Northern States Power Company (NSP) is examining various alternatives to modify the automatic spillway gates at the Wissota Hydro Plant on the Chippewa River at Chippewa Falls, Wisconsin. The gates are called "stauwerke" gates. The main purpose of the study is to assure that the automatic spillway gates operate properly during a probable-maximum-flood (PMF) as required by the Federal Energy Regulatory Commission (FERC) and the Department of Natural Resources (DNR). The position of the gates must be controllable so that they can be fully lowered or raised with Lake Wissota at its normal elevation of 898.0 ft. The gates must go down for the design flood which currently is the PMF. The spillway has 13 automatic gates, each 64 feet, wide in the configuration shown in Fig. 1. NSP conducted field tests on Gate 1 at the south end of the spillway on April 15, 1988, in which the gate was pulled down to 7.2 ft. It was not possible to test the prototype gates from 7.2 ft down to the fully lowered position of 10.8 ft. During the tests, pulldown forces, piezometric pressures, and water surface profiles were measured. The results of the field tests down to 7.2 ft were correlated with a physical hydraulic model at the St. Anthony Falls Hydraulic Laboratory. These studies are summarized in a previous project report* by the Laboratory. As reported in these studies, good correlation was observed between the field tests and the model tests. The model studies were expanded to include gate positions down to 10.8 ft (the full-down position of the gate), and the results were extrapolated to the prototype. It was concluded from the calculated gate hinge moments that the gates would probably not remain in the full-down position at the higher discharges without additional force being applied.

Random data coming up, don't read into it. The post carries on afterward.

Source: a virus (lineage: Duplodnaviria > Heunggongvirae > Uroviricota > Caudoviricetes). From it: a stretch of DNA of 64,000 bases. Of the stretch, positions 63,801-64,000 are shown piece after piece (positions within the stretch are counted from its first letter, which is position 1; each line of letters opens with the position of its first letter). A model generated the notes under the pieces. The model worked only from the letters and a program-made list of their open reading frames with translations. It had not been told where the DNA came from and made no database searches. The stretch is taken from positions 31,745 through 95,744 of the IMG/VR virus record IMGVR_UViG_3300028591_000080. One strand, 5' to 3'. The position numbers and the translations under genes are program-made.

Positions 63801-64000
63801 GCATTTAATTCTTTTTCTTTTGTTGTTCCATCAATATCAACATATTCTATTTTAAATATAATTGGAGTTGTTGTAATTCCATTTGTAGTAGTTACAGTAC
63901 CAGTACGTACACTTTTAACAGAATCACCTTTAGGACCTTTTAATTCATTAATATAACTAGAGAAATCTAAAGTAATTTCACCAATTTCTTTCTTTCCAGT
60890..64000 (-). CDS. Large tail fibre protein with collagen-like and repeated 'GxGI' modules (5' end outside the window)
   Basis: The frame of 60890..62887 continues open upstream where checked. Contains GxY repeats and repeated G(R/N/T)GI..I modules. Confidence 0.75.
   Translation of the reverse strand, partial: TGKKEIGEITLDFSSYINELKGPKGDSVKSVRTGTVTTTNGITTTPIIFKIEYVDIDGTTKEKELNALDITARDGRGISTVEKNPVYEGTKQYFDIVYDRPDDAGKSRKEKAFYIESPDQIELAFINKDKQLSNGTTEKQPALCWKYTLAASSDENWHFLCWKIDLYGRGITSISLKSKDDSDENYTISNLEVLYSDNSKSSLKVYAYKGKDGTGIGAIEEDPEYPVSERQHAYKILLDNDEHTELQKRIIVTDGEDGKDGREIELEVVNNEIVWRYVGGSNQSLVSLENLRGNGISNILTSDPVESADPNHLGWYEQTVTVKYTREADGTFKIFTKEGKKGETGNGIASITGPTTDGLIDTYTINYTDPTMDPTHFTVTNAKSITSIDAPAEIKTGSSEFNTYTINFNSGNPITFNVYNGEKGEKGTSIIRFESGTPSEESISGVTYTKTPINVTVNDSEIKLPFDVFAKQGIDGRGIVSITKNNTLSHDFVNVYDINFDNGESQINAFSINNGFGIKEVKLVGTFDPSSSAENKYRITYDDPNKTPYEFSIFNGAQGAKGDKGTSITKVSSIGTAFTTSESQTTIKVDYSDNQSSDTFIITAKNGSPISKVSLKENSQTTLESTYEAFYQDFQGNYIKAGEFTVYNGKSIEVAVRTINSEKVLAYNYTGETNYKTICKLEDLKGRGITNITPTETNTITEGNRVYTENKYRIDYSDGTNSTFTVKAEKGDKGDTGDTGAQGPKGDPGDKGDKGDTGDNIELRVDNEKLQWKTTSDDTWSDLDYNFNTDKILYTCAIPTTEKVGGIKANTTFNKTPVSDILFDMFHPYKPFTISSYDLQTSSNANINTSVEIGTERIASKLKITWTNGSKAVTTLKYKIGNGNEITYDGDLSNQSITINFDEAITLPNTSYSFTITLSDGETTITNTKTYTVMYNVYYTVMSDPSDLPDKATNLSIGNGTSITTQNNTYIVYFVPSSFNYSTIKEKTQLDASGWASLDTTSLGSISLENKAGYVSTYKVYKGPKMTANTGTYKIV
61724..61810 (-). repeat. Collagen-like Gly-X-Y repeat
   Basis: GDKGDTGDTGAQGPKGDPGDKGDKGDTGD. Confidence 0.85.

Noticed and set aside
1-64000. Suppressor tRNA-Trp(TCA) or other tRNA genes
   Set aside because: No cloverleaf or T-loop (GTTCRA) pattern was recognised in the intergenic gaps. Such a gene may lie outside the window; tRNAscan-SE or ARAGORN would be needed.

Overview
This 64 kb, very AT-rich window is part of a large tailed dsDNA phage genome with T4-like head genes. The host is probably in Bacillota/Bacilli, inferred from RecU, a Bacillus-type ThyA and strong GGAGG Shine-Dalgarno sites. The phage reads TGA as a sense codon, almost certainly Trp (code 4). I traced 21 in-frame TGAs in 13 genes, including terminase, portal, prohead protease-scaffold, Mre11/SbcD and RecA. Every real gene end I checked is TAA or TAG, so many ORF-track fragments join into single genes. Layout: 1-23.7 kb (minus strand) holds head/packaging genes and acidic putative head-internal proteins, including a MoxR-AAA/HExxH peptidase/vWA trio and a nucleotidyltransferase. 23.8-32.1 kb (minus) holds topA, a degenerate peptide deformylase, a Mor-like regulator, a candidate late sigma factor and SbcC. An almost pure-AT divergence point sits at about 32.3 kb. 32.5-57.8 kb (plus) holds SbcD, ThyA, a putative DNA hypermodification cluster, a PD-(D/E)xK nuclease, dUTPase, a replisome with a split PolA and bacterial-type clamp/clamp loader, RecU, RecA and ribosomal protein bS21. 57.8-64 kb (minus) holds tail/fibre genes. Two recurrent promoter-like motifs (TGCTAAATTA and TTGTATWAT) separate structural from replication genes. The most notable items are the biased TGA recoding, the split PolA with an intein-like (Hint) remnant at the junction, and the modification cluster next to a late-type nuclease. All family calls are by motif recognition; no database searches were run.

|Original language||English (US)|
|State||Published - Feb 1989|
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St. Anthony Falls Laboratory
Lian Shen (Director)St. Anthony Falls Laboratory